She hesitated.

"I'm not sure." She answered finally, not looking him in the eye and instead tracing characters into the table. "But I know that I cannot." When she did look up at him, he could have sworn there were tears in her eyes. He was torn between ignoring them with the shrug that warriors did not cry, and wiping them away with the claim that women did, and could.

It was his turn to drop his gaze, down to hands that were wringing one another beneath the table. If she knew he was doing it, she chose not to comment.

"I'm sorry. I-"

"Please. Do not tell me why. I'm not sure what it is, but I know that it is a secret, and I know the value of a secret. All I ask of you is one favor."

"A-anything." He stuttered, and when she forced his eyes to look at her again, her war-hardened fingers resting lightly under his chin and forcing it up, that was when he realized that she had aged. He'd known her for 12 years, and only just now did it hit him that she had been aging all along.

Or maybe it was only just now that he allowed himself to come to this realization.

Tears prickled in his eyes, but before they fell, before he could say another word or think another thought, her lips had been laid over his own. They were warm, soft, but betrayed a past harshness. They were sweet with the taste of tea, but by the time his hands had wrapped around her waist and pulled her in they both tasted the salt of tears.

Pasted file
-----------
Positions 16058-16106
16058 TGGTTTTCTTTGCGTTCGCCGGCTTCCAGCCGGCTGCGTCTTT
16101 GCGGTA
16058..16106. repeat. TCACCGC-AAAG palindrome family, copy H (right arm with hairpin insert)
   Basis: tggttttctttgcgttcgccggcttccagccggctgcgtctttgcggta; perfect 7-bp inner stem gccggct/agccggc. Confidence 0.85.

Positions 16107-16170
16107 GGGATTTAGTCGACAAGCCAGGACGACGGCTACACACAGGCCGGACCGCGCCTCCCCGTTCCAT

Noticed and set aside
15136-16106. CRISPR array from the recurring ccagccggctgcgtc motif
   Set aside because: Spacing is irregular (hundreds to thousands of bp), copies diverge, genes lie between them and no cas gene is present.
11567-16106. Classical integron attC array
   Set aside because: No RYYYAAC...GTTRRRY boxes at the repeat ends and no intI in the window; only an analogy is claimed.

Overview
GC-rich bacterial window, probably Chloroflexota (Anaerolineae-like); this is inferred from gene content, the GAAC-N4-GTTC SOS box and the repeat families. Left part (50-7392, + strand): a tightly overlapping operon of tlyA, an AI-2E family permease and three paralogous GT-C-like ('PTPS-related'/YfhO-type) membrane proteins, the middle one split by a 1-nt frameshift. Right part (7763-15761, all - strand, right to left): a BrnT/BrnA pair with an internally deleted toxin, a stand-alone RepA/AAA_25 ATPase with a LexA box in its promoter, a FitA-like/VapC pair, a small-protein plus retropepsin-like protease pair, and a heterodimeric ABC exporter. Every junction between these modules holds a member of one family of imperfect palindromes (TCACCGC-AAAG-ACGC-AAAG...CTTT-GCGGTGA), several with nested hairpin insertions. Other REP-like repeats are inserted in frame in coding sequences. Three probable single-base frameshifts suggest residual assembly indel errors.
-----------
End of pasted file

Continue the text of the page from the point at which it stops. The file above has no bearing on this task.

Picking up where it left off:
'Please, don't forget me.'


The male hare's legs have a nervous spring,
The eye of the girl hare wanders.
when two hares run side by side,
Who can tell if they're boy or girl?


The clink of wind chimes could just barely be made out from where he was standing, and the smell of wet grass and blossoming magnolias filled his nose. It would have been an oddly appropriate coincidence, he mused, if he hadn't been the one who planted the flowers there himself all those years ago. And continued to plant them when they died.

In the middle of the many beautiful pink-purple blossoms was a very old gravestone. The inscription on it was beginning to fade, and he made a mental note to come refresh it again. A small voice in his mind laughed at that; only one person of the world's six billion knew this grave existed, knew that this person existed, and he had the entire inscription memorized. He got down on his knees and lit his incense sticks, before making his prayers. When he got up and found that his vision was blurred, much like it had been on that day nearly two thousand years ago (and had it really been so long? wasn't it just yesterday, when they sat huddled around a campfire on a snowy mountaintop, their armor not enough protection from the cold?), he did not make to wipe them away, instead letting them fall and slide down his faint smile.


"Now tell me girl, who's in your heart,
And tell me girl, who's on your mind?"
"There's no one in my heart at all
And no one on my mind."



The italicized lines in between dividers are excerpts from the poem itself, which I got from here http://en. wikipedia. org/ wiki/ Hua_Mulan. The title comes from the translation of the name, Mulan, which means "magnolia". Please, please, please levave a review and tell me what you thought of this fic!!

Thank you all for reading!